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Friday, 27 May 2016

Courting trouble

Time to pull the plug on NY's Hank Greenberg suit

It’s time to pull the plug on New York’s lawsuit against Hank Greenberg. The case accusing the former AIG boss of defrauding investors has already outlasted two of the state’s attorneys general. After losing a ruling Wednesday, a third should call it quits. His office is plenty busy pursuing financial-crisis cases and other scams. It doesn’t need this eight-year-old distraction.

The suit involves what seemed at the time to be innocuous reinsurance deals. But in 2005, then-Attorney General Eliot Spitzer contended they were illegal schemes to hide losses and inflate AIG’s insurance claim reserves. Though a judge at one point called the case “devastating,” it languished for years as Spitzer and his successor, now-Governor Andrew Cuomo, struggled to connect Greenberg with the alleged fraud.

On Wednesday, a court approved the former CEO’s settlement with AIG investors in a parallel federal lawsuit, making the state’s case essentially moot. With nothing to show after all this time, current Attorney General Eric Schneiderman ought to drop it.

He doesn’t have much to lose. Schneiderman has already put federal prosecutors to shame by suing JPMorgan last October in a multibillion-dollar mortgage security case. And as co-chair of a national mortgage task force, he’s touting more suits to come. Backing off a case that most people have already forgotten wouldn’t diminish his reputation for holding Wall Street’s feet to the fire.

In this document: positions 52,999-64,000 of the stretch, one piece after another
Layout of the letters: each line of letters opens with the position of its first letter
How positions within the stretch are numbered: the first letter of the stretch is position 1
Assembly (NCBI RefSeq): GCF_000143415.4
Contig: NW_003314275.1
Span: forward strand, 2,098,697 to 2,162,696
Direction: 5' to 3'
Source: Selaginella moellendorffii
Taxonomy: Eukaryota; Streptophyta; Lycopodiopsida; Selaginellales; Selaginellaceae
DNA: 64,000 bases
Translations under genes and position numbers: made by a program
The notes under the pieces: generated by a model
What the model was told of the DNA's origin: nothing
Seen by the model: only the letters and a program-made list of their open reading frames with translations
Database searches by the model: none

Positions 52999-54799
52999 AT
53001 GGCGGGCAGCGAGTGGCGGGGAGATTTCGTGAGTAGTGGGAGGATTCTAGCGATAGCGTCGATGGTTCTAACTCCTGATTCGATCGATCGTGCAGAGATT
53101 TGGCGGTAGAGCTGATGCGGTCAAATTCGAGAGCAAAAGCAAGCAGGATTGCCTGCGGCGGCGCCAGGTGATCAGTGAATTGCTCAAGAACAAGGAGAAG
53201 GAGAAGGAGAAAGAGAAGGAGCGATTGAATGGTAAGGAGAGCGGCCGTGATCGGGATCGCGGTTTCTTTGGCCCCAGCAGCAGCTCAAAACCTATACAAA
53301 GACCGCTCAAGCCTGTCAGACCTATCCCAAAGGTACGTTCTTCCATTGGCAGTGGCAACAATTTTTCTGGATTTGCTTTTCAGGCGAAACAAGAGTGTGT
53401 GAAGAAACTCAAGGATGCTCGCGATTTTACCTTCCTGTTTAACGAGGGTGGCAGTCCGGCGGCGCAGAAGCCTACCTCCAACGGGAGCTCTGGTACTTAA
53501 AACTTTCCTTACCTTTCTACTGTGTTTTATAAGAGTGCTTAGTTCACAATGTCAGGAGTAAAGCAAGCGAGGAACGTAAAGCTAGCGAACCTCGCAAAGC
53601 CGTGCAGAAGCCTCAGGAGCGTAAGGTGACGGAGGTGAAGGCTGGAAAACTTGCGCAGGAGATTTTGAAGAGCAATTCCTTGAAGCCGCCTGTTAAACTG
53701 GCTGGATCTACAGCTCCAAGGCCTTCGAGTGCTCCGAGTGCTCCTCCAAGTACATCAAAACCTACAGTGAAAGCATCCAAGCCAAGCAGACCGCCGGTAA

A judge may force his hand in any event. Five years ago, a New York court ruled that the attorney general couldn’t pursue damages for victims of an alleged credit card fraud when a judge had already approved a class action settlement over the same scandal. The precedent probably means that Schneiderman’s lawsuit is toast. He may try to keep it alive by arguing that he can extract additional compensation, but that hardly seems worth the effort.

Greenberg, meanwhile, probably deserves a break. Litigation starts to look abusive after nearly a decade, depriving the former CEO of the certainty that the law requires. Besides, Greenberg has a lot on his docket. The 88-year-old recently doubled to $55 billion the size of his class-action lawsuit against the government over AIG’s 2008 bailout.

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Context News

A U.S. district judge in New York on April 10 approved a $115 million settlement between American International Group shareholders and former Chief Executive Maurice “Hank” Greenberg and others. The ruling ends a 2004 lawsuit accusing the defendants of misleading investors through an alleged insurance bid-rigging scheme and lying about an alleged accounting fraud that led to a $3.9 billion restatement by AIG in 2005.

Greenberg argues that the settlement precludes New York State Attorney General Eric Schneiderman from pursuing “duplicative damages” in a lawsuit his office filed on behalf of investors in 2005. Schneiderman, who opposed the April 10 settlement, inherited the case from his two predecessors, Eliot Spitzer and Andrew Cuomo. The New York Court of Appeals on April 30 is scheduled to hear arguments on whether Schneiderman’s case can go forward.

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